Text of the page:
Oh yeah, 3D printing really is rocket science.
At least it is if you’re Nick Lamarre, a member of PrintTheBus, a group of space enthusiasts who are set on 3D printing a small satellite built to compete in NASA’s $5 Million CubeQuest Challenge and make it all the way to the moon.
“We’re printing a one-piece aluminum satellite structure with empty spaces to store propellant. The empty spaces come from any extra volume in our satellite — so we’re making a propellant tank from all the unused space,” PrintTheBus describes on the Kickstarter page to crowdfund the exploit. “We’re also developing things like valves, battery mounts, and isolators we can print-in to save space. No threads, interfaces, tubes, brackets…everything is integrated into one single piece.”
A “satellite bus” is the vehicle that moves a payload where it needs to go in space, and the goal of PrintTheBus is to create “the most capable satellite structure while leaving open the largest volume possible for the payload.”
The 3D printed structure alone will cost $15,500 to build, and another $6,500 will be needed to “stress relieve” the structure, grind and anodize rails, and apply a chemical conversion coat. The price for vibration testing the satellite at a rental facility with an electrodynamic shaker will take a cool $12,000 and that thermal vacuum testing will set the project back another $10,000. These costs, plus Kickstarter and payment fees, ultimately add up to $49,005; the team are hoping to raise $49,000 through their crowdfunding campaign.
And the team involved aren’t exactly hobbyists. Lamarre and his partners, Alex and Ernie, are a professional engineering team with a mighty serious pedigree.
Lamarre has worked for Planetary Systems Corp and Busek Space Propulsion. Alex is a mechanical engineer, Solidworks “guru,” and manufacturing expert with a detail-oriented project management style, and Ernie is a computer scientist, computer and systems engineer, and “all-around genius.”
The reason a small satellite has never been to the moon is that, in the past, there’s been a lack of space to fit all the necessary systems needed to complete the journey.
“Because we’re printing our satellite bus, we can do it with far less components — no fasteners, brackets, etc. — to fit everything we need. That’s giving us the advantage,” Lamarre says. “We need to deliver the best satellite possible for the NASA Cube Quest Challenge, and that means we need you checking our work. You’ll get the models to print your own satellite, or use the technology for your next project.”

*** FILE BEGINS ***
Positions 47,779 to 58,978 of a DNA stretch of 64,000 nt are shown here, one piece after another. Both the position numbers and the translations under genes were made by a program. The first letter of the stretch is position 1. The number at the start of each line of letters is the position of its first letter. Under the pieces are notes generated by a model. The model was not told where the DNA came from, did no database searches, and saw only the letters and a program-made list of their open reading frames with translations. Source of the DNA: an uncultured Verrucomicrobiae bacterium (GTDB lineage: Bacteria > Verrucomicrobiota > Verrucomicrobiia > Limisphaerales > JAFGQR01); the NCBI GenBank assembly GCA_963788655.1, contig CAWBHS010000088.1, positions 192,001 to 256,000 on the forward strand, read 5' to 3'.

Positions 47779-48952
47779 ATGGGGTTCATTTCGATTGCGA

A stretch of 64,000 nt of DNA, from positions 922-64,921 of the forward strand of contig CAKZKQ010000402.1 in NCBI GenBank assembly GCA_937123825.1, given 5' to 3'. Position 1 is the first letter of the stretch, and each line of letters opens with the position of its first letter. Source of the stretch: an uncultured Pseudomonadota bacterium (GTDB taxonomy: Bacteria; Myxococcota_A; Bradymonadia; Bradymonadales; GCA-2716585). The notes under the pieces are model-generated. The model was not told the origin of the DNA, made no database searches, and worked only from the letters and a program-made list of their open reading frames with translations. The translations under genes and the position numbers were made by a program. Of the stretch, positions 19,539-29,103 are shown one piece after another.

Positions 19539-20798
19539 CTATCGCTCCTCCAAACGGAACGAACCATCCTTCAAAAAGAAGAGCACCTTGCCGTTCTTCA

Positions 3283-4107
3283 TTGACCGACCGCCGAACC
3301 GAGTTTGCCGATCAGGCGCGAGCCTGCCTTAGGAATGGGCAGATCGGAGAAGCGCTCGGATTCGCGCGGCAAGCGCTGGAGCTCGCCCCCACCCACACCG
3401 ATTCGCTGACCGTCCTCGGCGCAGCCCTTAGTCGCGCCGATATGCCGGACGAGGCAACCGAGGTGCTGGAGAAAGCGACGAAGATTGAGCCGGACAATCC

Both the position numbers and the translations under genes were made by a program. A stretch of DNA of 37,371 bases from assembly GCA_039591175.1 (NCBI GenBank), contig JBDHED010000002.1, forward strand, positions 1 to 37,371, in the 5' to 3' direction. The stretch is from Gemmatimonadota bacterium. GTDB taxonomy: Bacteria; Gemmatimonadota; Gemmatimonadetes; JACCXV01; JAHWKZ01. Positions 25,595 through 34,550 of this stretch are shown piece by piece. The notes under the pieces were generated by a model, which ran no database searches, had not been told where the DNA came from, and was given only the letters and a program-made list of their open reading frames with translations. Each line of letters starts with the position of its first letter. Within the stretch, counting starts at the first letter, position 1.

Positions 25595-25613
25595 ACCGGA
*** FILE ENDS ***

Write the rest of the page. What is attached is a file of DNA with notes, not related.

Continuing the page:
The NASA Cube Quest Challenge is a competition to design, build, and test a small satellite that goes to the moon, and to win it, entrants will compete in three events.
The “Ground Tournaments” are design competitions meant to rank the probability of a project’s success and mission safety. The “Deep Space Derby” will be an in-space competition offering awards for the best data burst rate, largest aggregate data over time, spacecraft longevity, and farthest communication from Earth. And the “Lunar Derby,” another in-space competition, will offer awards for achieving lunar orbit, best burst data rate, largest aggregate data over time, and spacecraft longevity to complete the challenge. Awards, totaling $5 million overall, are broken down to $3 million for the Deep Space Derby, $1.5 million for the Lunar Derby, and $500K for Ground Tournaments.
The PrintTheBus project hopes to take home the prizes for entering lunar orbit and spacecraft longevity.
To make it happen, the satellite will hitch a ride aboard a larger spacecraft headed to geostationary orbit. Once it’s made it that far, the device will need to generate a velocity of 1,600 meters per second on its own to reach lunar orbit using an onboard xenon propellant system from a tank capable of holding 4,000 psi and delivering an operational pressure of 1,000 psi.
PrintTheBus will be printed will be built using direct metal laser sintering (DMLS) to producing what’s called a “100% dense” part using powders developed for the application like aluminum, stainless steel, Inconel alloy or titanium.
And, should you be a well-heeled space cadet and rocket science enthusiast, a pledge to the PrintTheBus Kickstarter campaign of $10,000 means you can have your payload or experiment ride along through the vibration testing process. Less expensive options are available as well. The Kickstarter campaign runs through April 17.
What do you think of the PrintTheBus project to 3D print the first satellite capable of reaching the moon? Let us know in the PrintTheBus forum thread on 3DPB.com. Check out the video below for more information from PrintTheBus.